Maloney introduced comparable credit card legislation last year, which passed in the House but died in the Senate. The climate has changed significantly since then, however, with the economy ailing and Democrats in control of Congress and the White House.
Meanwhile, the American Bankers Association, which represents many of the nation’s credit card issuers, argues that the new rules and any potential congressional action threaten to limit credit availability and could lead to increased costs for cardholders. But they also applaud the disclosure requirement, calling it “a dramatic improvement over the existing legalistic disclosures.”
But consumer advocates say that less credit availability might not be a bad thing.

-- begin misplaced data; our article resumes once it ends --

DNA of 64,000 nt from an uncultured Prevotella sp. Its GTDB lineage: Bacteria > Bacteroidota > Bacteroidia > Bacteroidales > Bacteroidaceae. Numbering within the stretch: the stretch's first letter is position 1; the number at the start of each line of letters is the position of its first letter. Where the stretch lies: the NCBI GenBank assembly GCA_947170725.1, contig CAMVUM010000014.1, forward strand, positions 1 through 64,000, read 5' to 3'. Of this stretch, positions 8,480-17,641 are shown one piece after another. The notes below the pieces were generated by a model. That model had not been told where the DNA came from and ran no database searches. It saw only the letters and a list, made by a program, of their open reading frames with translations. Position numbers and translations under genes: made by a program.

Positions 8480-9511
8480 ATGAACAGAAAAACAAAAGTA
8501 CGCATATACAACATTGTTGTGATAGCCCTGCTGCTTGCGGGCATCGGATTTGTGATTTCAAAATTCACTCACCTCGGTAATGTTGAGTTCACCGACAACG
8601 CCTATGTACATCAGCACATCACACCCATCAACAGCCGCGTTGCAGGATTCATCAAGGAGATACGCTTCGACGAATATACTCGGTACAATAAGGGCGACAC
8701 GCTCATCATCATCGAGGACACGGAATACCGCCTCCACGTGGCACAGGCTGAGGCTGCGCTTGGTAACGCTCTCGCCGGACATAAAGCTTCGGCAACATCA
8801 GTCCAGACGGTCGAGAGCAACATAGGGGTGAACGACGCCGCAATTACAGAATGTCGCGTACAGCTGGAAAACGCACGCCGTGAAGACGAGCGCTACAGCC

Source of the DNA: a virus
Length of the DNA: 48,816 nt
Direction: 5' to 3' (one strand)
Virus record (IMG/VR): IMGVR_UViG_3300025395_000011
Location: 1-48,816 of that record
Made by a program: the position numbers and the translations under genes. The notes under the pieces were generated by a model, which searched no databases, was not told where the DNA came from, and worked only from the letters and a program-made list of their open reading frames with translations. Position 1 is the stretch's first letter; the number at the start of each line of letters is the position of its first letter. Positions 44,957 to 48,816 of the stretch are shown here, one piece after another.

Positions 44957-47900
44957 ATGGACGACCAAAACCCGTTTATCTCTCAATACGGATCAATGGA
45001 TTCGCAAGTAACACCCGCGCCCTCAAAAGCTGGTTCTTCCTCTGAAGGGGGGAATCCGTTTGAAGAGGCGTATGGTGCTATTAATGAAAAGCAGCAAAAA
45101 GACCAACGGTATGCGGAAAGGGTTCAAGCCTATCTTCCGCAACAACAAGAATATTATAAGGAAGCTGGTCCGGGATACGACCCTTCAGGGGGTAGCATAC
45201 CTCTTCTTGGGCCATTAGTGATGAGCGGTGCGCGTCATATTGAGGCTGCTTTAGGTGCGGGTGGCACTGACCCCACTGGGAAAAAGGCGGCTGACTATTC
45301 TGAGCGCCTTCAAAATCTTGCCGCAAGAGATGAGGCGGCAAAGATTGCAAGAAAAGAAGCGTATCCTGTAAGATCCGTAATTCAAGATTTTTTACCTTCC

“If the only way that credit card companies can give credit is to use unfair and deceptive practices, then the credit shouldn’t be given out,” says Bowne of Consumers Union.
As things stand now, though, it’s up to consumers to be on “red alert,” according to Linda Sherry, director of national priorities for Consumer Action, a nonprofit advocacy group. She recommends paying your bills well before the due date and ensuring that your balance remains significantly lower than your credit limit to keep your credit score strong.
“Look at a credit card as a privilege, not a right,” Sherry says. She also encourages consumers to check their bills each month to make sure that their credit limit and interest rate have not changed.
Michelle Diament is a freelance writer based in Memphis, Tenn.